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OECD-FAO Agricultural Outlook 2010

image of OECD-FAO Agricultural Outlook 2010

This is the sixteenth edition of the Agricultural Outlook and the sixth co-edition prepared by the Organisation for Economic Cooperation and Development (OECD) and the Food and Agriculture Organization of the United Nations (FAO). This edition covers the outlook for commodity markets during the 2010 to 2019 period, and brings together the commodity, policy and country expertise of both organisations. The report analyses world market trends for the main agricultural products, as well as for biofuels. It provides an assessment of agricultural market prospects for production, consumption, trade, stocks, and prices of the commodities analysed.

The macroeconomic assumptions that condition the commodity projections examined are more positive in this year’s edition as compared to last year. The anticipated return to global economic growth, a rising population, emerging biofuel markets, and a higher cost structure are expected to underpin international commodity markets and prices over the outlook period under study. Developing countries are expected to be the driving force behind the expected growth in agricultural production, consumption and trade.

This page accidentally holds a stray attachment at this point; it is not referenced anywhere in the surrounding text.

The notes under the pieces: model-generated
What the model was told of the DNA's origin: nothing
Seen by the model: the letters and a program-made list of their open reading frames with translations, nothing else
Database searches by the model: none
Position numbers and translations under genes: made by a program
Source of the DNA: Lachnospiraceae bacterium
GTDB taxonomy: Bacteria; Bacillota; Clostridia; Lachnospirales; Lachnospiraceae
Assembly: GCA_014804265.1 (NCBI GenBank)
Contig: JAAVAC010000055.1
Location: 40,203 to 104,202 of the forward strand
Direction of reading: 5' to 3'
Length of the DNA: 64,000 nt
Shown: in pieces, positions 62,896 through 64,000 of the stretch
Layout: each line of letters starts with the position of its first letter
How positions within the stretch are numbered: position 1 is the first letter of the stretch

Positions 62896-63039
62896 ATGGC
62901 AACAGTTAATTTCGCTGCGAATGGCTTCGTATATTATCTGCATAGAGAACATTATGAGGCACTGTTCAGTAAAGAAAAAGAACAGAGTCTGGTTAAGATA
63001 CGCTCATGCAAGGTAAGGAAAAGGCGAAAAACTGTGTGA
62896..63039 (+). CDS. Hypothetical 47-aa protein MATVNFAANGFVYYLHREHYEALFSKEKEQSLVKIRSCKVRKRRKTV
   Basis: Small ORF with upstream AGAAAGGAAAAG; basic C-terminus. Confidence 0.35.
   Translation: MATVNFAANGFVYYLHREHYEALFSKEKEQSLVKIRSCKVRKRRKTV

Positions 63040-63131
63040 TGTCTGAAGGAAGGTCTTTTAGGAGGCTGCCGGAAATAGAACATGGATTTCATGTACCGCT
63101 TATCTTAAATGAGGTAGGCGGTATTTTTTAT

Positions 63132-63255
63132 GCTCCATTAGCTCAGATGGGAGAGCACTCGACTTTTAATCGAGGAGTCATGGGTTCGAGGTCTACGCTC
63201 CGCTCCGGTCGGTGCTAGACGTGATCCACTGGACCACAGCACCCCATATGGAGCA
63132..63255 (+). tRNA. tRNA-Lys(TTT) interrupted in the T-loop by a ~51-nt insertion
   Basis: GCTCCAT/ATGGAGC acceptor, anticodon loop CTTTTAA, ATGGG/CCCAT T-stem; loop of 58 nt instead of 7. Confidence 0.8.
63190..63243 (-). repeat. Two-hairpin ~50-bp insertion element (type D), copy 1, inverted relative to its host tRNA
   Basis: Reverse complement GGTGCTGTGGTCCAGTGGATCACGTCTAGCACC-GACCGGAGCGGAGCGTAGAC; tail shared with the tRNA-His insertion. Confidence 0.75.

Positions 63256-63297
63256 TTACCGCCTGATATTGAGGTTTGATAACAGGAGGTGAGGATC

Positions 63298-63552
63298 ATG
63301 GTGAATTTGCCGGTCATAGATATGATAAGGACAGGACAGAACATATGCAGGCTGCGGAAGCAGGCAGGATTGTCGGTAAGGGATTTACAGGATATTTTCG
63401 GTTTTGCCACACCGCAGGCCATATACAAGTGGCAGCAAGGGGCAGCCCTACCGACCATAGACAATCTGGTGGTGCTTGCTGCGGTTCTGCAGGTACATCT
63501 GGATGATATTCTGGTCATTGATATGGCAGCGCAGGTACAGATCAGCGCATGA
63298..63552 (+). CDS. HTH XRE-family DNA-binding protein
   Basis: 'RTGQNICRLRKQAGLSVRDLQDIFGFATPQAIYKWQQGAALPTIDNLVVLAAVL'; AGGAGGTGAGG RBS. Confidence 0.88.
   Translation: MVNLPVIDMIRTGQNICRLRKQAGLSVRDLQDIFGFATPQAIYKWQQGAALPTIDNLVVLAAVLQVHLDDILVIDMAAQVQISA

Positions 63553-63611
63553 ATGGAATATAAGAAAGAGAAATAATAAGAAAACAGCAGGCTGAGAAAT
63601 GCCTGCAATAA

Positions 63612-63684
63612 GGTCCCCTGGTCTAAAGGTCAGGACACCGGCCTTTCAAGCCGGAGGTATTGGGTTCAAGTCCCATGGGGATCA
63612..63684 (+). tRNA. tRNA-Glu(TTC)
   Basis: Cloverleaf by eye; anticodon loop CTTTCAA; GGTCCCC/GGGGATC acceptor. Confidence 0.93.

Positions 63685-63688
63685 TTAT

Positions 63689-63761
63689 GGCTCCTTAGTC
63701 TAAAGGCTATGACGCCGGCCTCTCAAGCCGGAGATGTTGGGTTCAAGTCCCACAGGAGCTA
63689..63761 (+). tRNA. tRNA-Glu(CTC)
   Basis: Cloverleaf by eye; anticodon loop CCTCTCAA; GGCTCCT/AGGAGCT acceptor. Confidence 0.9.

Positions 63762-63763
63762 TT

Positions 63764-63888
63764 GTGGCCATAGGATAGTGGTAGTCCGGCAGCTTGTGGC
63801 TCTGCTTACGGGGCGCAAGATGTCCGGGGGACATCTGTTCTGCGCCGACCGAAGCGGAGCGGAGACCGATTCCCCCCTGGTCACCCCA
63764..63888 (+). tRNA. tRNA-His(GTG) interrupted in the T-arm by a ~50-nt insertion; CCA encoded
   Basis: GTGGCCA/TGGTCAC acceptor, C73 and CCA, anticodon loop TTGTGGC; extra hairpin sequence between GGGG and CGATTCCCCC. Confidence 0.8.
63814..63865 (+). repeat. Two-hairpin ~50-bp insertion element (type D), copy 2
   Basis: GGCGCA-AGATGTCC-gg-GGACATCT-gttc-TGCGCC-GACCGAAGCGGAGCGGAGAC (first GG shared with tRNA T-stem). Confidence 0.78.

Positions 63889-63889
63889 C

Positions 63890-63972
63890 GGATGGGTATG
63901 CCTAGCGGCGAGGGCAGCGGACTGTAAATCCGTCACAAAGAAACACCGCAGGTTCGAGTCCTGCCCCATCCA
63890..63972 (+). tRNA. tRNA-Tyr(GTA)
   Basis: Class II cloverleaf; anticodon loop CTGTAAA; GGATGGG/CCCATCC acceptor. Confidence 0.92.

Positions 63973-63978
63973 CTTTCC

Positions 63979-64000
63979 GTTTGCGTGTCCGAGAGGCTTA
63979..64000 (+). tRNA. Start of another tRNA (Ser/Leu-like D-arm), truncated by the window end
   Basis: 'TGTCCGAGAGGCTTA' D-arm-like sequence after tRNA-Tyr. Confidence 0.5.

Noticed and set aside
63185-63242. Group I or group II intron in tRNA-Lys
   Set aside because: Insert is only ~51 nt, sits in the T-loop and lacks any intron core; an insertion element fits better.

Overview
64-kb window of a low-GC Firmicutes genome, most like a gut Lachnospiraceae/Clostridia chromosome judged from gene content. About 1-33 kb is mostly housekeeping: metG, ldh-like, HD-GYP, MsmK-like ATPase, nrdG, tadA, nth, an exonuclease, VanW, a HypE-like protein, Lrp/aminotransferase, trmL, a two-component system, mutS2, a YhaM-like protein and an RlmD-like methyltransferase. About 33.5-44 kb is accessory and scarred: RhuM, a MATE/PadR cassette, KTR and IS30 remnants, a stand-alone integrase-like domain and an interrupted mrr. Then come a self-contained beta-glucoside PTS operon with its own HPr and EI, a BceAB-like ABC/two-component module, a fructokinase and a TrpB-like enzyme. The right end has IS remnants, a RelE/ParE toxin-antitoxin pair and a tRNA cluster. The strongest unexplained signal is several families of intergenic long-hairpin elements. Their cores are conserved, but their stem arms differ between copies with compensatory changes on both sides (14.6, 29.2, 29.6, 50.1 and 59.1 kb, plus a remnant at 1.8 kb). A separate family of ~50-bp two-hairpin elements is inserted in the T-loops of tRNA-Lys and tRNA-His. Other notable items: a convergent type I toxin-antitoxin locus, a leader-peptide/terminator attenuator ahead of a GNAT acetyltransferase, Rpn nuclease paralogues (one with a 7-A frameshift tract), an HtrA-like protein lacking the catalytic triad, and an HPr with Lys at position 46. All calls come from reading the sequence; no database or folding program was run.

This year’s report also includes a special section on price volatility and price transmission from world to domestic markets. Governments are concerned about price volatility because it affects farm viability, food security and needed investment. The report analyses the evidence of and changes in price volatility over the longer term and summarises policy advice from both FAO and OECD on this issue.

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Meat

The economic downturn triggered by the financial crisis severely impacted the meat sector. Falling purchasing power and difficult access to credit affected both demand and supply. All meats were affected, although beef suffered the most compared to others, as consumers preferred cheap beef cuts and cheaper alternative sources of animal proteins. The economic crisis also accelerated structural changes in the meat industry, as evidenced by the numerous mergers and acquisitions recorded last year, of which the most notable was Perdigao and Sadia that formed the world’s largest poultry processor by market value. The structure that results from this crisis, characterised by increasing economies of scale, is expected to speed the globalisation of meat trade, as large scale operations both in production and marketing are better suited to exploit global agribusiness growth opportunities, through a larger portfolio of meat origins and meat types. In addition, economies of scale are anticipated to increase the ability of the industry to manage risk through spatial and meat product diversification, as well as through hedging on futures markets.

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